Compassion is against the following plans submitted by T&S Nurseries:
• A purpose built rabbit breeding unit within a barn, with the rabbits kept in cages: the size of the barn and UK welfare codes limit the enterprise to 200-250 does (females), plus additional bucks (males) and their young. Due to the size of the barn proposed by T&S Nurseries, the maximum number of rabbits at any one time in this rabbit farm is likely to be in the region of 900-1100.
• Angora rabbits will be bred for the production of high quality fibre – the rabbits will be groomed regularly and the fibres sent to a mill for conversion in to yarn. Grooming can cause great stress to the rabbits.
There are very serious welfare issues affecting rabbits in intensive farming systems. Currently there is no species-specific legislation protecting the welfare of farmed rabbits in the EU and the Welfare of Farmed Animals (England) Regulations 2007 contain only very basic species-specific requirements for rabbits.
Most commercially farmed rabbits are kept in barren wire cages in closed buildings where their natural behaviour is severely restricted. Systems which keep rabbits in cages or hutches without permanent access to additional runs are unacceptable on welfare grounds.
Compassion in World Farming supports systems that give rabbits access to pasture throughout the year, or whenever conditions allow.
The recommended floor space for a cage-housed breeding doe (alone or with a litter up to five weeks of age), as set out in the UK welfare code, is 5600cm2. This is much smaller than the area necessary to allow a rabbit to move around normally by hopping, let alone achieve any meaningful exercise. When the doe has a young litter, at least 800cm2 of this area will be taken up with a nest box, leaving only around 4800cm2 of floor area outside of the nest box, which is insufficient even for the doe to lie in a species-typical resting posture. The lack of opportunity for exercise in caged rabbits can lead to weakened bones.
For the young rabbits who are reared for meat, the recommended floor space per animal in cages, as set out in the UK welfare code, is 700cm2 up to 12 weeks of age and 1800cm2 from 12 weeks of age; this is equivalent to around 14 and six animals per square metre respectively. The total area available to growing rabbits will depend on the group size. Opportunities to express natural behaviour are particularly severely restricted where growing rabbits are housed in small groups. The functional space available to growing rabbits housed in small groups in cages is insufficient to allow many normal activities, such as sequences of hops, running and play behaviour.
The minimum cage height recommended in the UK welfare code is 45cm for all rabbits over 12 weeks of age. This is insufficient to allow rabbits to adopt some normal postures, such as sitting up on the hind legs in a species-typical “lookout” posture, or to make some normal movements, such as jumping.
Whenever housed, rabbits should have access to a rich environment which includes bedding material such as straw, opportunities for burrowing, or pipes they can hide in, and raised platforms. They should have sufficient space to run about and sufficient height to raise themselves to their full height and to jump.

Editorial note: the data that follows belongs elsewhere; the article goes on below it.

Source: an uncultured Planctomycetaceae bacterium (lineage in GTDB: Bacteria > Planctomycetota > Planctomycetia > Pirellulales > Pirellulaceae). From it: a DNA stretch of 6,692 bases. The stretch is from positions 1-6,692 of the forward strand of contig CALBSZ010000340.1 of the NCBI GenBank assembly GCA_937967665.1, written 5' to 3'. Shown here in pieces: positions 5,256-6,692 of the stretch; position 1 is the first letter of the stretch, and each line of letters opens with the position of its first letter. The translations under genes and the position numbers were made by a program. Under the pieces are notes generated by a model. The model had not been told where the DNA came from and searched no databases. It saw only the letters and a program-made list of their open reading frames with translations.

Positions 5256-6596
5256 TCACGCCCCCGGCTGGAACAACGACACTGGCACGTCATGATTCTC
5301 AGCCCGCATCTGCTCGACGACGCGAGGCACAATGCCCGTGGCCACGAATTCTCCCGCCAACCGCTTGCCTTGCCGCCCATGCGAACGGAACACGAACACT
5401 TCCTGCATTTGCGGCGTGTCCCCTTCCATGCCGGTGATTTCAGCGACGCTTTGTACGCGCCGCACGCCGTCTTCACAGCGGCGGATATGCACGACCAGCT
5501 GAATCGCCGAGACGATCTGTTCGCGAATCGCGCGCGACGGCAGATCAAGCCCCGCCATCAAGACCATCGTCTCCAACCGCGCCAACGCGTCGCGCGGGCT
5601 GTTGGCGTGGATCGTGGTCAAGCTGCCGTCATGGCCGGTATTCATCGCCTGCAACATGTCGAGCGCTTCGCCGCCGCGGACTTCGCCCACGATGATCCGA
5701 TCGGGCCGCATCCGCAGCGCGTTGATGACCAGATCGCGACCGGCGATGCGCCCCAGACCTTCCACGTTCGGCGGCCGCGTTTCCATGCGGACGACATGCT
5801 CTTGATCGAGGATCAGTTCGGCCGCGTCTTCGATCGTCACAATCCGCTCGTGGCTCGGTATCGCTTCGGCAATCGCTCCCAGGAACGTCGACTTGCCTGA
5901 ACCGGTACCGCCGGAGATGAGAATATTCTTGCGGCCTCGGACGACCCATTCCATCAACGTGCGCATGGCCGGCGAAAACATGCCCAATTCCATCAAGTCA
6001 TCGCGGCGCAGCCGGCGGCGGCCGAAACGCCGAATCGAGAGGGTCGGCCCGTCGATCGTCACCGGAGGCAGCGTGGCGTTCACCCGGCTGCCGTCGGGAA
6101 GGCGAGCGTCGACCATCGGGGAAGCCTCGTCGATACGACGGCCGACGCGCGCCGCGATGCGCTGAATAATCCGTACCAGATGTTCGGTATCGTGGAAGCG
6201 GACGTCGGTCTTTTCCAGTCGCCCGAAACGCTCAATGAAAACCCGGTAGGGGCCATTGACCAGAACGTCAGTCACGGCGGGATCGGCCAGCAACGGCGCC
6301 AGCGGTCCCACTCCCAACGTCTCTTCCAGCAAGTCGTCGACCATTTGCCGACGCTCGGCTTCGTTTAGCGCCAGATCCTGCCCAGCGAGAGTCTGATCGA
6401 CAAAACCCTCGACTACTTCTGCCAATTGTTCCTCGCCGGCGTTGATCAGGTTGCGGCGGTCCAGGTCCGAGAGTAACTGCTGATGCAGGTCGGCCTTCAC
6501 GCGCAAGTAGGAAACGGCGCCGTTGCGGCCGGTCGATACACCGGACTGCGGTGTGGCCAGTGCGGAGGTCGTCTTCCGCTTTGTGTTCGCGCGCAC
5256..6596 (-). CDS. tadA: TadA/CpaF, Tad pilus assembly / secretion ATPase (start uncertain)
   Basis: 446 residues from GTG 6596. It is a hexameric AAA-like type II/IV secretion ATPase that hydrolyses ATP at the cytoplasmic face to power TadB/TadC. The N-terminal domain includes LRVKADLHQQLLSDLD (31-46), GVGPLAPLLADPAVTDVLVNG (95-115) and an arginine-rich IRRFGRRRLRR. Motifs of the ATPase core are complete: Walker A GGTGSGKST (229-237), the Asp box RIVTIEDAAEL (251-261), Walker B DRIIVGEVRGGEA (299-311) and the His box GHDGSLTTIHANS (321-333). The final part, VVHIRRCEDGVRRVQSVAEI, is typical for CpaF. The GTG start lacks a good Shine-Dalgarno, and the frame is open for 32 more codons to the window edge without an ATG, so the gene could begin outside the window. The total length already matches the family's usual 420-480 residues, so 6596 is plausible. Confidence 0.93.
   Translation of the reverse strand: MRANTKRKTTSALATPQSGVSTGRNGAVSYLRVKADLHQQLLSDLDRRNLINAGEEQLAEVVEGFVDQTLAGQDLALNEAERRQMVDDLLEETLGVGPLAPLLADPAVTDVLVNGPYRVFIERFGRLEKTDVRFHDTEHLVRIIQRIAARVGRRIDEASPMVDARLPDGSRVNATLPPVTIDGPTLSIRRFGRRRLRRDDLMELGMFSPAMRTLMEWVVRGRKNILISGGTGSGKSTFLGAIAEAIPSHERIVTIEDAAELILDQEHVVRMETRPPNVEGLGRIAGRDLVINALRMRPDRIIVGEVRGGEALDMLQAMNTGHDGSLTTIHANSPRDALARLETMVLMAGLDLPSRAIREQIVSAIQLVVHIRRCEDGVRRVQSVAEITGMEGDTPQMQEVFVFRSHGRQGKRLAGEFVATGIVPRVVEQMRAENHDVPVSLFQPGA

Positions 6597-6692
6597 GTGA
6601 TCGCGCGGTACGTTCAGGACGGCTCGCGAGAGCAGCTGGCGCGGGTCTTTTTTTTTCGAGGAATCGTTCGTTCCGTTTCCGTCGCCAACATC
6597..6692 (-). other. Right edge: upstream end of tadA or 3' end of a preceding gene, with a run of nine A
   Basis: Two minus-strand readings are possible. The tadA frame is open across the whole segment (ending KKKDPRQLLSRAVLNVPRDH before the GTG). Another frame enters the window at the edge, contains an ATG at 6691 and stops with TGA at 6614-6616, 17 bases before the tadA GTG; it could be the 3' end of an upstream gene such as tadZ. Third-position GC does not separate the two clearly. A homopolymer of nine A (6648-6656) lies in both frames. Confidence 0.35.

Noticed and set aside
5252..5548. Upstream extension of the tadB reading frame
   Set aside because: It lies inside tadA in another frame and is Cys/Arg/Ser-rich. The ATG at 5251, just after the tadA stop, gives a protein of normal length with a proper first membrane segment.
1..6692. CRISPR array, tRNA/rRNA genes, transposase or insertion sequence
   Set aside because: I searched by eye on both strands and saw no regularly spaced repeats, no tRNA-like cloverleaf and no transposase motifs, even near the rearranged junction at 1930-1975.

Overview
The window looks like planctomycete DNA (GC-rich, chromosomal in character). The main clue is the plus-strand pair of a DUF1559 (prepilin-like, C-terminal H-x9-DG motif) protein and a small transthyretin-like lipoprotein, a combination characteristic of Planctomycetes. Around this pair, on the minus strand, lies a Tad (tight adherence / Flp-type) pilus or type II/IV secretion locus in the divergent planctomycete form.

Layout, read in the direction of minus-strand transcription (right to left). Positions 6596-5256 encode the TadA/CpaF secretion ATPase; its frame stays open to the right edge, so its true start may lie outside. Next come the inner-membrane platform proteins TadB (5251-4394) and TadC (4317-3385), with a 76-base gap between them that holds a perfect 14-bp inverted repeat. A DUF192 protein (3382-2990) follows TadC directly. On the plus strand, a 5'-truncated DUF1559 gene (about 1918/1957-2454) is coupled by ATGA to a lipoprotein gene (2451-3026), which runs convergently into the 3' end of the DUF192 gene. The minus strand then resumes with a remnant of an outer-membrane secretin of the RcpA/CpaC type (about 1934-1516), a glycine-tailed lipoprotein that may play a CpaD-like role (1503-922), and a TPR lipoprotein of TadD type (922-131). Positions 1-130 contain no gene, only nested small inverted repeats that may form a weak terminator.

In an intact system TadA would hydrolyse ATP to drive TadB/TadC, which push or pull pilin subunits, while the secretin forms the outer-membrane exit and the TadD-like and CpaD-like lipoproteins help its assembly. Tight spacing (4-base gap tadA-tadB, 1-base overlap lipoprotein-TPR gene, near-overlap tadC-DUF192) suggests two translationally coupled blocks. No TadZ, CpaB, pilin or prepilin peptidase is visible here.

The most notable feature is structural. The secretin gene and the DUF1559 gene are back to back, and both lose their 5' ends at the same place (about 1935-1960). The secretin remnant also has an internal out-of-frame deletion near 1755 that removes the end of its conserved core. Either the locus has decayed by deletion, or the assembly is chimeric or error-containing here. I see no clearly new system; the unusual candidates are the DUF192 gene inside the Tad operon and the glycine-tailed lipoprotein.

Cages are mainly constructed of wire and sometimes the sides are solid metal sheets. Some farms use floor mats to cover part of the cage floor but usually the floor is made entirely of bare wire. Breeding females and males that are kept for long periods on wire mesh floors commonly develop sores on their footpads and hocks; these sores can cause chronic pain.
The space and environment in which these rabbits are kept can be likened to that experienced by egg-laying hens in barren battery cages – a ban of which is due to come into force across the EU in 2012.
High-fibre forage such as grass or hay should be available at all times. The barren environment and lack of forage feed (eg hay) can lead to rabbits developing abnormal stereotypical behaviours such as excessive grooming and repetitive gnawing or nibbling at the cage. In the worst cases, cannibalism may develop, causing terrible injuries.
Like other animals farmed for meat, rabbits have been selectively bred to grow rapidly and produce more meat than their wild counterparts. This can cause health and welfare issues in the rabbits.
Animals are sentient beings, which means they can feel emotions about things that matter to them. There is now evidence that many animals can learn new skills and some appear to show emotions similar to human empathy. They can also be reduced to a state resembling human depression by chronic stress or confinement.
Compassion believes that rabbits farmed for their meat or fur should be kept in humane farming systems that allow them to live a life free from pain and mental distress. It’s time for us to be banning these cruel systems, not to be introducing them. We will be sure to keep our supporters up to date with any action they can take with regards to objecting to this application, so thank you so much for your interest and support.
If you have any questions, comments or feedback please don’t hesitate to contact myself, Rosie or Tor in Supporter Services and we will be happy to help in any way we can. You can call us on 01483 521 953 (lines are manned 9am – 5pm Monday – Friday) or email firstname.lastname@example.org. Remember you can keep up to date with our work on our website at http://www.ciwf.org.